Vincent listens without any change in expression, which is either a testament to his sincerity re: non-judgment or a testament to his having heard all manner of wild things from the mouths of fellow officers before. His mouth has set itself into a flat line and his black eyes blink rarely behind the set of his glasses. In the end, he makes no comment one way or the other. He doesn't even nod. "Agent Felix Ivanov also took part in an incident that night — his at Eagle Electric. I believe he was awarded a medal for the actions he took there, apparently alone. Would you say you're friends with him as well?"

Considering the rumors at the precinct that she and Ivanov are lovers, it's not as if she can deny that. "Yes," Liz replies mildly. "I'd say that I'm friends with the man. Can't tell you much about the Eagle Electric thing, though — I haven't really talked to him about it."

"Okay," says Vincent after still another pause, breath fogged out after acceptance in a sigh that rolls more visible than audible through thinly parted teeth. "So far we have established that you have or have had close ties with Trask and Ivanov, both of whom — like you — seem to have been gifted with advance or specialized knowledge of an organized Vanguard attack against New York City. And both of whom, again, like you, have vanished for days at time. Sometimes with a cover, and sometimes without."

It's a little unsettling, really, the way he speaks, like he knows more than he is letting on where he can't possibly. The way he's looking at her doesn't help much either. Not quite parental, but close and calm enough to evoke similar sensations of 'I won't be mad,' accusation in the way his eyes root unwaveringly to her own. "You can begin to see where suspicion might take hold in the absence of the complete story."

Although she smiles, Elisabeth isn't amused at all. "Both men you've asked me about have extensive street contacts, as do I. I turned all the information I had on this attack over to Will Harvard as I came into possession of it, though." She grimaces. "And yeah, I know… that's pretty damn convenient considering the man can't back me up one way or the other, right?" She sighs. "But it is actually the truth. I gave him every bit of information I had, and he told me it wasn't enough to move on. So I turned what I had over to Ivanov in the hopes that he'd be able to do more with it than I could. Turned out… between us all — cops, Feds, street contacts, we were able to avert it."

"'Convenient' seems like the word of the day in regard to this entire situation. Particularly in reference to nameless and faceless 'street contacts,' — and I would hesitate to use the plural in the context of inter-departmental cooperation, by the way, where there were apparently only three of you…" Lazzaro trails off long enough to square his shoulders to her a little more directly, left elbow lifted and propped up across the bench back between them while he reconsiders wherever he was intending to go with that.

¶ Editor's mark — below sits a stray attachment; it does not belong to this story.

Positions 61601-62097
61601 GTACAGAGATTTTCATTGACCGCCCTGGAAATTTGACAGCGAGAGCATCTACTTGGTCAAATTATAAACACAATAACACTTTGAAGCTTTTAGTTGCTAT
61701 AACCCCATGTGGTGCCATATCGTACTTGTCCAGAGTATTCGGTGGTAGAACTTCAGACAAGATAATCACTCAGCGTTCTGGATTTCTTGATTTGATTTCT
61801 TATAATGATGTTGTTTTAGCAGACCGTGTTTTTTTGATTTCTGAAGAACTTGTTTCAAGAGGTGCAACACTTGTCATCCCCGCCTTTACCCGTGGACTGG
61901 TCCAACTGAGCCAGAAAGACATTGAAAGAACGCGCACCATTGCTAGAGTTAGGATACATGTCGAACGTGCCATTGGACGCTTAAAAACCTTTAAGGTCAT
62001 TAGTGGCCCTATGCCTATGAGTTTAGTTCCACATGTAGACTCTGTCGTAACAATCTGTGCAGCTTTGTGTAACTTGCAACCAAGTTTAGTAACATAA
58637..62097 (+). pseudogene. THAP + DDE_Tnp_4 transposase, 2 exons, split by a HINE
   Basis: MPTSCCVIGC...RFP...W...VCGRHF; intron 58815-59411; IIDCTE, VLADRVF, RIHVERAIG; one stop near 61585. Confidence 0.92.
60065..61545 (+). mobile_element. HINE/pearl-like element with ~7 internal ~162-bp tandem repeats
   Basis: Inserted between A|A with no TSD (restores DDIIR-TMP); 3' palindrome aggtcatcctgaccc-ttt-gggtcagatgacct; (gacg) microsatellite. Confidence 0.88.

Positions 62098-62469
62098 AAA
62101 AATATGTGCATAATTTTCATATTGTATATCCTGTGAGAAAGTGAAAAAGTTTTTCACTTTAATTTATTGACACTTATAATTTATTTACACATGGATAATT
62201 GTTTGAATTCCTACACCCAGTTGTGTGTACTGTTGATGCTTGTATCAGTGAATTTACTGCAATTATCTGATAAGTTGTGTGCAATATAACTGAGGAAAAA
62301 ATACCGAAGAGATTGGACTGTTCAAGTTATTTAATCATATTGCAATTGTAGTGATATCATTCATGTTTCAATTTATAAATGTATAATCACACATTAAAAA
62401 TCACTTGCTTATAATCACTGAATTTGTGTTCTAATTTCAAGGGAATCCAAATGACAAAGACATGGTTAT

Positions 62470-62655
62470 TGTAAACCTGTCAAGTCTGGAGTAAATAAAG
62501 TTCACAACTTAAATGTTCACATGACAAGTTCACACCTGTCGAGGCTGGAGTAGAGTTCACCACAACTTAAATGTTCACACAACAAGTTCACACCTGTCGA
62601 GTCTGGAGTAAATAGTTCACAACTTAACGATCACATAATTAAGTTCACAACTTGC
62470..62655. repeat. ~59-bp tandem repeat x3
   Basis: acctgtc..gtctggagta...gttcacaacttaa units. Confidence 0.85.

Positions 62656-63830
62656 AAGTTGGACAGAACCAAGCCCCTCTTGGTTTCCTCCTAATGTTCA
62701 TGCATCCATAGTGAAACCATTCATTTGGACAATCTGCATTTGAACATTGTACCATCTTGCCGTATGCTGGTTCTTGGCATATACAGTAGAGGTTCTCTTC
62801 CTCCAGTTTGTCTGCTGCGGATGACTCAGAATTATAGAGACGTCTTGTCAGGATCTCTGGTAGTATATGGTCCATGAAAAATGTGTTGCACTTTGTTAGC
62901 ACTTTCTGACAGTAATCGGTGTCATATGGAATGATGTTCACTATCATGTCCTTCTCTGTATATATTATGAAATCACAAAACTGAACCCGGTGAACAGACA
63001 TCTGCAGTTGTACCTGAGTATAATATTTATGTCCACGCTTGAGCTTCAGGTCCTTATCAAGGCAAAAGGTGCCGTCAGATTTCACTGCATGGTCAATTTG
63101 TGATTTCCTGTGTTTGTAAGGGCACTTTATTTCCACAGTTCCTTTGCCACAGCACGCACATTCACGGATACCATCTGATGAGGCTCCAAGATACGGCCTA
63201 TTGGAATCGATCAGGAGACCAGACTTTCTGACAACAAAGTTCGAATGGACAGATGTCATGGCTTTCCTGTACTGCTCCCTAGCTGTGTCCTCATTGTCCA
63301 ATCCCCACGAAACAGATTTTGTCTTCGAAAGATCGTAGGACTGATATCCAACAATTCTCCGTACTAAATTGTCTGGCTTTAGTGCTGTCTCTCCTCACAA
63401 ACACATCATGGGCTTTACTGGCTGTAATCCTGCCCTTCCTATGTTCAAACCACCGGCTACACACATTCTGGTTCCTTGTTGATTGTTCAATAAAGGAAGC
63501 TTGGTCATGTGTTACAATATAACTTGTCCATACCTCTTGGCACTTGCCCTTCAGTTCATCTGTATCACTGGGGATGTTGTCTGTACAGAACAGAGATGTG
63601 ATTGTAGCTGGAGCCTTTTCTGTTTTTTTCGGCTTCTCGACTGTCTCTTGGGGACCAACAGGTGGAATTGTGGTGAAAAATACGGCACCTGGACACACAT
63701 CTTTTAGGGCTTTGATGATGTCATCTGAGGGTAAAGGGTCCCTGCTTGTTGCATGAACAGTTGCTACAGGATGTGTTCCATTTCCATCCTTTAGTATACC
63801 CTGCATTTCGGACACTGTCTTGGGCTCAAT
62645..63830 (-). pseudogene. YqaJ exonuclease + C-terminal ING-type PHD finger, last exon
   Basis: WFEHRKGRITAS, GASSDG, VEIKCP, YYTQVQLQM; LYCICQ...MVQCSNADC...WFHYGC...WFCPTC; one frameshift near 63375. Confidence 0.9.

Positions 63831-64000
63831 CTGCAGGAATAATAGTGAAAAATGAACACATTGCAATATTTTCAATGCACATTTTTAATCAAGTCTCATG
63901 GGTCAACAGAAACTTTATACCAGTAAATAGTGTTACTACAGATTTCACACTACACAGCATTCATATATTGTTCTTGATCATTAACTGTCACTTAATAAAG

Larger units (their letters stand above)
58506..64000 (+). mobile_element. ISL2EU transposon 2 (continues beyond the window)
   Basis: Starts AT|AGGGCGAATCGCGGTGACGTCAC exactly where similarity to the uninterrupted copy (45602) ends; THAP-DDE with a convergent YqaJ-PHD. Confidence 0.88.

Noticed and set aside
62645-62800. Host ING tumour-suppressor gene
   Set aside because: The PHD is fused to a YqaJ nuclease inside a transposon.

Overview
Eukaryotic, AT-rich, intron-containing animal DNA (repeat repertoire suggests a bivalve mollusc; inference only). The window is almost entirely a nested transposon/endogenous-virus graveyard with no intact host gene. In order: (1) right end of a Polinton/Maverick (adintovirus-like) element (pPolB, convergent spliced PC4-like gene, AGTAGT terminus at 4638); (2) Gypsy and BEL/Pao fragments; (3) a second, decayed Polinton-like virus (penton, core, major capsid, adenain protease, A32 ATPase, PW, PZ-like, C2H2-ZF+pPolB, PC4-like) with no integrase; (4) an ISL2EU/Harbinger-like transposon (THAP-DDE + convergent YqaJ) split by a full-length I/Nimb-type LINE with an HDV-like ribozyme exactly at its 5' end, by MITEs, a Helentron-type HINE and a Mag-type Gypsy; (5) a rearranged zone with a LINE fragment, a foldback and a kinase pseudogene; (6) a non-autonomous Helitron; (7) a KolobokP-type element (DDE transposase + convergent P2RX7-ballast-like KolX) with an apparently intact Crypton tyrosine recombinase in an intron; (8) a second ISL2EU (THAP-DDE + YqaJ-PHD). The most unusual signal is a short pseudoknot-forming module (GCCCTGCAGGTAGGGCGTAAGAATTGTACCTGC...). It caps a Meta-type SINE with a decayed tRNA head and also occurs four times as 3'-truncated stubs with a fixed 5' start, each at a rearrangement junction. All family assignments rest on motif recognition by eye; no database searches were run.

"When it comes to heading off coordinated terrorist attacks — the bombing of bridges, and the potential for massive loss of human life…" Again, he trails off. Only this time, he smiles too. That same half sliver as before, cynical amidst a forced effort towards tolerance.

"I'm not sure what sort of logic you're employing that would make you think that the department will be satisfied with vagaries in light of the fact that a larger disaster might have been averted. Protecting informants is noble, but there comes a point where the threat has passed and people begin to wonder. Important people."

Elisabeth looks at him and says, "You said you wanted the entire story. The entire story starts when I came back to this job after the Vanguard nearly killed me at Washington Irving, Detective Lazzaro. Along the way, I found out that I'd managed to make the acquaintance of some people who knew people. I cultivated those contacts because … well, in point of fact, they were small fish in a much larger situation." She looks tired, toying with her coffee cup absently. "It has become a mutually useful arrangement. I've looked the other way about the fact that some or maybe even all of them are unregistered out there and I haven't arrested any of them for petty crimes stuff, and in return, they feed me information. Like the Vanguard stuff. Like some stuff about Moab escapees and even time traveling Evos." She looks at him. "I can't…. " She hesitates. "I won't name names. I'd really like to keep my job," she tells him finally. "I'm pretty damn good at it, and I've busted my ass for this city and its people. Both on the job and off of it. If you need to come at me because I won't give names…. it's up to you. If 'important' people up the pipe want to know what actually happened out there, I'll tell you and you can pass it on. But at least half of what I say to you, I doubt you'll believe anyway. Christ… I don't even believe me half the time, and I've lived it, Lazzaro."

"I see." There's a long void of silence, of course. One is probably to be expected after that delivery, nameless and devoid of specific details as it is. Vincent sits quiet and still, coat rustling only when he turns his head enough to take in the pond again. Frigid wind stirs patchy furrows across the cityscape reflected in its surface — the air not yet cold enough for the edges to have iced over.

"I can vanish in a puff of smoke. Midtown is a crater; we have police officers who fly and investigators who manipulate sound waves with more than simple speech on an every day basis. The full extent of what I am willing to believe may surprise you."

Level as ever, he finally glances once down into the murky brown of his increasingly lukewarm coffee, then to his watch. Whatever it says is enough to make him frown to himself before he looks up at her again. "My concern is first and foremost the safety of this city and its people. Secondarily, it's the integrity of the department. Moral and structural. Anyway. I would like to know what really happened, and how others within our ranks might be involved, but not this morning. People to see, reports to write." Careers to ruin. His smile is marginally more genuine when he reaches down for his briefcase, even if it is a little sideways. "I appreciate your trust thus far. Please contact me about an evening when you have time to talk, and I will clear my schedule. You have my number."

Then, all at once and without warning, he falls away into a thatch of grey smoke that thins rapidly into nothing at all mere seconds before a beat cop in uniform blues yawns his way around a band of greenery across the pond's far shore.